[Athen] FW: ADA Complaint against Uber has implications for on line services

Susan Gjolmesli susan.gjolmesli at bellevuecollege.edu
Mon Apr 27 11:36:05 PDT 2015

Thank you Scott… As someone who is blind and who also has a Seeing Eye dog , who has been left at curbs by taxis who did not want the dog in their cars…I say – a service is a service, building, dispatcher or on line. If someone has a bias for difference of any kind they ought not be in the business of providing services.
Bravo to our courts!



Susan Gjolmesli, Director
Disability Resource Center, B132
Phone: (425) 564-2498

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From: athen-list [mailto:athen-list-bounces at mailman13.u.washington.edu] On Behalf Of Lissner, L S. (Scott )
Sent: Monday, April 27, 2015 11:20 AM
To: Access Technology Higher Education Network
Subject: [Athen] FW: ADA Complaint against Uber has implications for on line services

The Court allows the ADA Title III complaint against Uber to go forward despite Uber’s claim that as a virtual service they are not a place of public accommodation. The decision has potential implications for a wide range of on line services.

National Federation Of The Blind Of California; Kelly; Hingson; Pedersen
Uber Technologies, Inc. Rasier Technologies Inc; Rasier, LLC; Rasier-CA, LLC
Case No. 14-cv-04086 NC Order Denying Motion to Dismiss.

Last September the National Federation of the Blind California and three individuals filed a complaint<https://www.documentcloud.org/documents/1996572-gov-uscourts-cand-280572-1-0.html> in Federal Court against Uber stating that drivers routinely refused to serve riders who travel with service animals. Uber filed to have the case dismissed for lack of standing. stating in part that they are outside the ADA’s jurisdiction because they are not a place of public accommodation. Uber’s argument is that they facilitate rides through technology having no storefront or building where their clients are served and are there for not a “place of public accommodation”. In last week’s ruling<https://www.documentcloud.org/documents/1996492-gov-uscourts-cand-280572-37-0.html> for the plaintiffs the district court followed the reasoning of the First Circuit (37 F.3d 12, 13, 1994) where the Court reasoned that “by including ‘travel service’ among the list of services considered ‘public accommodations,’ Congress clearly contemplated that ‘service establishments’ include providers of services which do not require a person to physically enter an actual physical structure.” Circuits have been split on this issue. Larry Paradis, Executive Director of Disability Rights Advocates which represents the plaintiffs stated that this ruling will help to establish that “new technology companies like Uber are subject to the same civil rights laws as other companies that have more traditional business models”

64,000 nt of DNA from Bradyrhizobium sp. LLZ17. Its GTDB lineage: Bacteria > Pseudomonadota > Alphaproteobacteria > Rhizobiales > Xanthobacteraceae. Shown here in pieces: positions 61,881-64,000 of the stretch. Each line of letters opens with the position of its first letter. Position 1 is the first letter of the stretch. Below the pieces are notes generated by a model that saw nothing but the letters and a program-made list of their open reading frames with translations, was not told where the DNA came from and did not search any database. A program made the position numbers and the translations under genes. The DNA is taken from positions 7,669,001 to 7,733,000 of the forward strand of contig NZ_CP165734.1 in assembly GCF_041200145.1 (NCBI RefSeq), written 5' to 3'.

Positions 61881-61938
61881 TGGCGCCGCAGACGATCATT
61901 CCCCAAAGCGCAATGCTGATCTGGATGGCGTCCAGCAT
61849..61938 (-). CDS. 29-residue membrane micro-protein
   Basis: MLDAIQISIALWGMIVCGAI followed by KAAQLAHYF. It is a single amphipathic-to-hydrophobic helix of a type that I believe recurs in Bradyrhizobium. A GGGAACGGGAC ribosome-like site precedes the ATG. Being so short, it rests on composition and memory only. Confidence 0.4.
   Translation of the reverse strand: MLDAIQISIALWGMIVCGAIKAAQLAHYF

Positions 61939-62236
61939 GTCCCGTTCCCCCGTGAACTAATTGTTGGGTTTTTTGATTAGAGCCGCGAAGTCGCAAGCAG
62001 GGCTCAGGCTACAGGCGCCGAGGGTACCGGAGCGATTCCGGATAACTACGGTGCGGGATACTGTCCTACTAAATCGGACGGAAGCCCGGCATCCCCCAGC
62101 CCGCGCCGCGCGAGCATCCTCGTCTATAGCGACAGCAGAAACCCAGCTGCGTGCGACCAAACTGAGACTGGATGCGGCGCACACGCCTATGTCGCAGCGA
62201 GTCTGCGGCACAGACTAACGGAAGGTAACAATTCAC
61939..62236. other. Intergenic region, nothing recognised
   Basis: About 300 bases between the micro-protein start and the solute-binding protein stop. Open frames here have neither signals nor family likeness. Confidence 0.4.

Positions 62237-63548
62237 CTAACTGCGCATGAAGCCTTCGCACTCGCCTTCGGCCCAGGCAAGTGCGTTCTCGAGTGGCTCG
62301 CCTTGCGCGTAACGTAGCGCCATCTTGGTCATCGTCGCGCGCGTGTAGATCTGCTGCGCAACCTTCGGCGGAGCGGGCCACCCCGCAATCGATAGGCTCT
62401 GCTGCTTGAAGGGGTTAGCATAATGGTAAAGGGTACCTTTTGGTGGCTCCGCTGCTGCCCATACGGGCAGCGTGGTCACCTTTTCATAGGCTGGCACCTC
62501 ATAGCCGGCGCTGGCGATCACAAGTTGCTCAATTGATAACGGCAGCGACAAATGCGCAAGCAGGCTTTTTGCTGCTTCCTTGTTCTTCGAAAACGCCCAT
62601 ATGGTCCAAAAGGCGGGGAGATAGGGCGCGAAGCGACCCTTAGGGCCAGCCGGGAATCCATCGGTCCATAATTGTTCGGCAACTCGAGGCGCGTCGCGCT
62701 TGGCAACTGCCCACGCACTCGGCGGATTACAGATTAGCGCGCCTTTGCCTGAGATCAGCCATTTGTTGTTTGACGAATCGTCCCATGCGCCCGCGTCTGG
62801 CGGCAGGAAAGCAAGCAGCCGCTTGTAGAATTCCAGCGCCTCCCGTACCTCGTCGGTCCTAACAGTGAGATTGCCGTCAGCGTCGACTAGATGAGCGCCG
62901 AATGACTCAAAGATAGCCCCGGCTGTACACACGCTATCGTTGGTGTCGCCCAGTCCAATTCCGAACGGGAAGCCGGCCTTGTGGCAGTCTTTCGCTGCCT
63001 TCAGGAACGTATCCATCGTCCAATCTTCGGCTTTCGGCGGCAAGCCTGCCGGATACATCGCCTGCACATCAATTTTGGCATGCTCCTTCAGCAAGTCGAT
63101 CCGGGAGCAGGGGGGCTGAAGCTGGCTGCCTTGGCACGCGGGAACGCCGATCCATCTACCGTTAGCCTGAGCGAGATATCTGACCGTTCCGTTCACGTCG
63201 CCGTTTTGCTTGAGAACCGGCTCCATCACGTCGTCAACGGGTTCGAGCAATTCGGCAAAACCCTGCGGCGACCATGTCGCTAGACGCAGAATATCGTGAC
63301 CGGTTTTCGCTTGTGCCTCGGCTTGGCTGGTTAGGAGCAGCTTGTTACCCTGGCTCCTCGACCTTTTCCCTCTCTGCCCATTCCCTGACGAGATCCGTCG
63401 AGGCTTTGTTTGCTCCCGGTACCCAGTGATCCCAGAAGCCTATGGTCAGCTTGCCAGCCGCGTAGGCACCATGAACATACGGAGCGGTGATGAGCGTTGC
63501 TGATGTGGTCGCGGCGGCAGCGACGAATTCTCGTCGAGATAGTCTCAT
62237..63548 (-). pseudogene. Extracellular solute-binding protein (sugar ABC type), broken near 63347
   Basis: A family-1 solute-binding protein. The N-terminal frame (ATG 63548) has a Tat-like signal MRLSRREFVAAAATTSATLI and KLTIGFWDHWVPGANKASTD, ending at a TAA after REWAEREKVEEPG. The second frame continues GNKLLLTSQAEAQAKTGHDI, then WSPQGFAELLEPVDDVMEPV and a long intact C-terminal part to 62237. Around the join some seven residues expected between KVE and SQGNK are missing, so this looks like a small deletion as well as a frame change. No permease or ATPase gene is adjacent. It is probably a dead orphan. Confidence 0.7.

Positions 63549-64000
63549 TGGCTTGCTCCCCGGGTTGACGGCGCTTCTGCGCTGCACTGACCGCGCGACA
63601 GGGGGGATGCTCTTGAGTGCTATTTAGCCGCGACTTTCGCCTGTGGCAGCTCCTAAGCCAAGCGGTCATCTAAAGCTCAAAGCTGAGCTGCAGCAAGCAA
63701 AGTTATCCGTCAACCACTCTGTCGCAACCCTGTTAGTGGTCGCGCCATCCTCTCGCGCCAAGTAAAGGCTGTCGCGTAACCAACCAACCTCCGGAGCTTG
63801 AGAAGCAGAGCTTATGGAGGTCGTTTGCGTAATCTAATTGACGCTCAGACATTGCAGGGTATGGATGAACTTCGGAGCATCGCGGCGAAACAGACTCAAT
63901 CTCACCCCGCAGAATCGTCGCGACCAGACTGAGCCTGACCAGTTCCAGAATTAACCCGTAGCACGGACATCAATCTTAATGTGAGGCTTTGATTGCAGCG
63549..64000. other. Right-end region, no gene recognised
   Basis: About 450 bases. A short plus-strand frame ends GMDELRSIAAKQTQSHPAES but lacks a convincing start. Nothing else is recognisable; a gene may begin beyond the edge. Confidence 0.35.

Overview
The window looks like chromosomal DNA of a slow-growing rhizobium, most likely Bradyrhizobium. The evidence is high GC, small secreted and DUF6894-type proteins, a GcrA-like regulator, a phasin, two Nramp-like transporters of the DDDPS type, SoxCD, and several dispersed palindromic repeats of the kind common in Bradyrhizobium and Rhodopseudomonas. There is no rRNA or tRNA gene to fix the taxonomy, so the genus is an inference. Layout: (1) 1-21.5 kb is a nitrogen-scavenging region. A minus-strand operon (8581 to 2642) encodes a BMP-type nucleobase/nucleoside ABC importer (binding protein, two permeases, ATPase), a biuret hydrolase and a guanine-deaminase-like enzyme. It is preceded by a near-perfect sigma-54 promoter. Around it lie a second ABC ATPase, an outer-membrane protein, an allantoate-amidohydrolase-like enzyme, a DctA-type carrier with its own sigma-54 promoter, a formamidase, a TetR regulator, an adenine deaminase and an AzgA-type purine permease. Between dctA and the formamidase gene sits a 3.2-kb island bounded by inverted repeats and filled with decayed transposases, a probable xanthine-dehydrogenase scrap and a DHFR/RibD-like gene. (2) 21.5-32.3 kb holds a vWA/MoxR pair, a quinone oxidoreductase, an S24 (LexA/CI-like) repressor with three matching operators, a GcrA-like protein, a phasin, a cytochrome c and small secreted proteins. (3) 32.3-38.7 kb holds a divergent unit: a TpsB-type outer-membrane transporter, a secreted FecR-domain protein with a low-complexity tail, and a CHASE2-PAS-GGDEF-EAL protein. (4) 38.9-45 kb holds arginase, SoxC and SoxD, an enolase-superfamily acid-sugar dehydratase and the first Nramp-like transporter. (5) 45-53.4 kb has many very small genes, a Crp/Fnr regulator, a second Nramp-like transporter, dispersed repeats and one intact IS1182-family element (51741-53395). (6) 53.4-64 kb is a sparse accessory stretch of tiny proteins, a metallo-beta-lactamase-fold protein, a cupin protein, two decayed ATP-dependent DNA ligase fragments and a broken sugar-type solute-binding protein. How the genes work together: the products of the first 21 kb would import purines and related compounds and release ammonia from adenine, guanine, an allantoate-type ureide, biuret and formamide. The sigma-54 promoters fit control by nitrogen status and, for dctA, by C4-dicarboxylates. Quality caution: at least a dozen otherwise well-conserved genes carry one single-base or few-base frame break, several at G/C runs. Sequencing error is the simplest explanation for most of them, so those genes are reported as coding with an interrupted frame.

The ultimate decision may impact accessibility of digital only services offered to the public. It would not shift the current obligations of colleges to ensure that their programs and services, including those offered digitally through third party vendors, are accessible. However a decision for the plaintiffs would likely increase the availability of accessible products in the market place.
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